25 Blastomycosis Pathogenesis Primary pulmonary infection Dissemination Broad clinical manifestations Especially bone, skin, lung, genito-urinary system Chronic granulomatous and suppurative infection lung inhale conidia (spores)yeast phase mycelial phaseconversion in soil Inflammatory response Neutrophilic Non-caseating granulomas Pyo-granulomatous response Epithelioid & giant cells

26 Blastomycosis Pathogenesis u Primary pulmonary infection –Conidia phagocytosed by neutrophils, but not killed. Macrophages may kill conidia –Condia germinate into yeast forms in lung, grow and disseminate via bloodstream »Bone, skin and genito-urinary system –Development of CMI creates pyogranulomatous response (neutrophils and macrophages) »Non-caseating granulomata

27 Histoplasmosis Pathogenesis Conidia (spores of mycelia phase in soil) Inhale Phagocytosis by neutrophils Inflammatory response Neutrophils and macrophages Pyogranulomatous response Non-caseating granulomata Epithelioid and giant cells

28 Spectrum of Infection Asymptomatic Symptomatic (most)* 1. Acute Flu-like symptoms (fever, muscle pain, joint pain, chills, chest pain, cough) Pneumonia Spontaneous resolution is rare Most patients go on to chronic or recurrent infection CXR – lower lobe consolidation Blastomycosis Clinical

29 2. Chronic/Recurrent –Pulmonary- chronic pneumonia - cavitation - pleural involvement –Skin 40-80%skin and mucosa - pustular (verrucous), heaped-up - ulcerated lesions –Subcutaneous nodules –Bone/joint infection –GU tract- prostate, epididymis

30 Blastomycosis - skin

31 Blastomycosis Lobar pneumonia Verrucous knee lesion

32 Blastomycosis Osteomyelitis

33 BLASTOMYCOSIS DIAGNOSIS 1. Direct Examination SputumProstatic fluid Pus (skin, etc.)Urine Biopsy - KOH, calcofluor- yeast - PAS, GMS, H & E Pyogranulomas Thick walls 8 - 15 µBroad-based buds

34 Direct examination KOH and calcofluor KOHCalcofluor

35 Gram stain

36 Tissue stains Skin biopsy PAS Brain biopsy PAS

37 BLASTOMYCOSIS DIAGNOSIS (cont.) 2. Culture - slow growth ~ 14 days up to 8 weeks - mycelial form at 30 0 Cwhite to light brown 1-2 µ u Conversion to yeast form at 37 0 C necessary for I.D. or exo - Ag or molecular probe conidia “lollypop”

38 Mould phase at RT Reverse

39 Microscopic morphology of mould phase Lollypop-like conidia attached directly to hypha Via conidiophore. No macroconidia

40 Conversion to yeast phase at 37ºC macroscopicmicroscopic

41 BLASTOMYCOSIS DIAGNOSIS (cont.) - SEROLOGY More likely to be positive later in disease (>6 wk) u Complement Fixation Test (CFT) –Insensitive (<50%) –Non-specific (X-reactions) u Immunodiffusion –Sensitivity 52-80% using A Ag –Good specificity >90% –Disseminated disease 88% positive –Local disease 33% positive u ELISA –Best with A Ag –Sensitivity 80% –Specificity 80-92% –Single titre of ≥1:32 strongly supports diagnosis, 1:8 – 1:16 suggestive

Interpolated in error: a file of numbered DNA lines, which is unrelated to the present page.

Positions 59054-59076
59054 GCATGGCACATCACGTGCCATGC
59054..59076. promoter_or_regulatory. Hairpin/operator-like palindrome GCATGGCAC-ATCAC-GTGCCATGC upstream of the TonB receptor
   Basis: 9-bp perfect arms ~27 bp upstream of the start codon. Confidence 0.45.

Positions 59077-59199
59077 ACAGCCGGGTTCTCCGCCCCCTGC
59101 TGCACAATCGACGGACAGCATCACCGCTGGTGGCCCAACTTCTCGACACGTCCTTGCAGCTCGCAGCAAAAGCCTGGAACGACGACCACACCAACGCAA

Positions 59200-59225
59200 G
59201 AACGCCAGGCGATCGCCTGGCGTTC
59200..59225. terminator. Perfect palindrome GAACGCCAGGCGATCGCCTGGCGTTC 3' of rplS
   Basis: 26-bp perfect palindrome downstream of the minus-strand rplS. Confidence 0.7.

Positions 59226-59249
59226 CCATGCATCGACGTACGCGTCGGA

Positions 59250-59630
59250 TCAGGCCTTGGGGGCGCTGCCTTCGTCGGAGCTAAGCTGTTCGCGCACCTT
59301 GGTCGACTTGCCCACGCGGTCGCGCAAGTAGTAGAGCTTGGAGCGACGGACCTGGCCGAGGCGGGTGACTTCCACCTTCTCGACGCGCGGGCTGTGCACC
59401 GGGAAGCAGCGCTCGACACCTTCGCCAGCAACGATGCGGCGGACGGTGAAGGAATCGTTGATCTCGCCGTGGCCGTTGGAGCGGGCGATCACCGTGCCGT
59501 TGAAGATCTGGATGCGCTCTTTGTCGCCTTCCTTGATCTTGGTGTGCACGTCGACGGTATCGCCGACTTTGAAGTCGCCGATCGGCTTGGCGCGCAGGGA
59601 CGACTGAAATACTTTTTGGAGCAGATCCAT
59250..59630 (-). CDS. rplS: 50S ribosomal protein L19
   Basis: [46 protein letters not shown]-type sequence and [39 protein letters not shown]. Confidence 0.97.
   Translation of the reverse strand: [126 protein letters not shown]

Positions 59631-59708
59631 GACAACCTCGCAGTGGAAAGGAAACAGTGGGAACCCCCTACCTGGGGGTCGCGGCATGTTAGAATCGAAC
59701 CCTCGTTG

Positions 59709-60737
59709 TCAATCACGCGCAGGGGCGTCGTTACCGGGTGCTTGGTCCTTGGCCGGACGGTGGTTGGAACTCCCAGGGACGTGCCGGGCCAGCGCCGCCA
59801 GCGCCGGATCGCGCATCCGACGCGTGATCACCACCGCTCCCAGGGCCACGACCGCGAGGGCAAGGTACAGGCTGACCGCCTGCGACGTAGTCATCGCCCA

42 BLASTOMYCOSIS TREATMENT Treat all active cases 1.Itraconazole (200-400 mg OD x 6 months) Except CNS blastomycosis 2.Amphotericin B IV (x 6-10 weeks) Life-threatening disease CNS disease Lack of response to ICZ ICZ toxicity

43 COCCIDIOIDOMYCOSIS COCCIDIOIDES IMITIS Regional mycosis - N. American significance Desert Southwest “San Joaquin Valley fever” Arid, rare freeze, low altitude, alkaline soil and sparse flora Prevalence Endemic Areas 1/3 infected Annual incidence (symptomatic) 0.43% Pathogenesis Inhalation of arthroconidia (spores) Present in soil (mycelial phase) Arthrosporelower airway disease

44 CLINICAL COCCIDIOIDOMYCOSIS 1. Primary Infection Pulmonary - 40% symptomatic 1-3 weeks incubation 1) Acute Valley Fever EN or EM Arthralgia1/4 Fever 2) Skin Rash Erythroderma Maculopapular rash

45 Primary coccidioidomycosis Acute allergic cutaneous lesions

46 CLINICAL COCCIDIOIDOMYCOSIS (cont.) 3) Chest Pain Pleuritic Cough, sputum 4) Eosinophilia Peripheral and tissue

47 CLINICAL COCCIDIOIDOMYCOSIS (cont.) X-RAY Hilar adenopathy Alveolar infiltrate - fleeting Pleural effusion Cavity Pneumothorax/pyo-pneumothorax spontaneous resolution the rule in 6-8 weeks

48 2. Chronic Pulmonary Infection/Acute Progressive 5% AsymptomaticSymptomatic nodulechronic pneumonia cavityscarring cavities bronchiectasis mycetoma hemoptysis empyema/B-P fistula Coccidioidomycosis

49 Coccidioidomycosis - chronic

50 CLINICAL COCCIDIOIDOMYCOSIS (cont.) 3. Disseminated Infection 0.5% a) Skinverrucous granulomas erythematous plaques nodules b) Musculoskeletal Bone (40% disseminated) chronic presentation skull, metatarsals, spine, tibia Jointsmonoarticular knee, wrist, ankle subcutaneous, muscle extension

51 Chronic skin

52 Chronic granulomatous coccidioidomycosis

53 Disseminated lesion to knee

54 CLINICAL COCCIDIOIDOMYCOSIS (cont.) 3. Disseminated Infection (cont.) c) CNSpresents with 1 0 or up to 6 months afterwards fatal within 2 years of prognosis basilar meningitis subtle, nonspecific presentation H/A, lethargy, confusion, fever, weight loss, weakness, seizures, behaviour change, ataxia, vomitting, focal deficit CSF cells (lymphs) (eosinos) protein glucose

55 CLINICAL COCCIDIOIDOMYCOSIS (cont.) 3. Disseminated Infection (cont.) Peripheral eosinophilia Serology (CF)+ Skin test-/(+) CSF Ab (CF) +83% Cult+25% d) GU system e) GI - peritonitis f) Miliary g) Neonatal - severe

56 COCCIDIOIDES IMITIS A) Laboratory Diagnosis 1. Direct Examination - sputum - tissue biopsy - skin - CSF KOH Calcofluor Histopathology (GMS, PAS) Spherule (yeast) form i. immature spherule (5-30 µ) *ii. mature spherule (30-100 µ) iii. endospores (2-5 µ)

57 KOH, spherules and endospores

58 Spherules and endospores KOH and Parker ink

59 GMS lung, spherules and endospores

60 COCCIDIOIDES IMITIS (cont.) A) Laboratory Diagnosis (cont.) 2. Culture - 30 0 C Mould form (mycelial phase) while colony, rapid growth septate hypae (2-4 µ) arthroconidia- alternating - barrel-shaped

61 Macroscopic cocci

62 Mould cocci Lactophenol

63 Mould cocci Alternating barrel-shaped arthroconidia Phase contrast

64 COCCIDIOIDES IMITIS (cont.) A) Laboratory Diagnosis (cont.) 3. Conversion Test Mould spherule 40 0, special media orExo antigen test Molecular probe 4. Serology IgM available IgG- prognosis - monitoring treatment (CSF level)

65 COCCIDIOIDES IMITIS (cont.) B) Other Diagnostic Tests 1. CXR 2. Skin Test “coccidioidin”“spherulin” mycelial phase Agspherule Ag *primary infection - positive by 4-6 weeks * disseminated infection - may be negative

66 COCCIDIOIDES IMITIS (cont.) Treatment < 5% of patients need treatment severe 1 0 pulmonary CF titer> 1:16 - 31 worsening clinical status at 6 weeks immunocompromised patients disseminated infection

67 COCCIDIOIDES IMITIS (cont.) Treatment (cont.) Amphotericin B Azoles Fluconazole Itraconazole Non-meningeal disease FLU/ITRA Meningitis- Fluconazole - AMB (IT)+ azole + IV AMB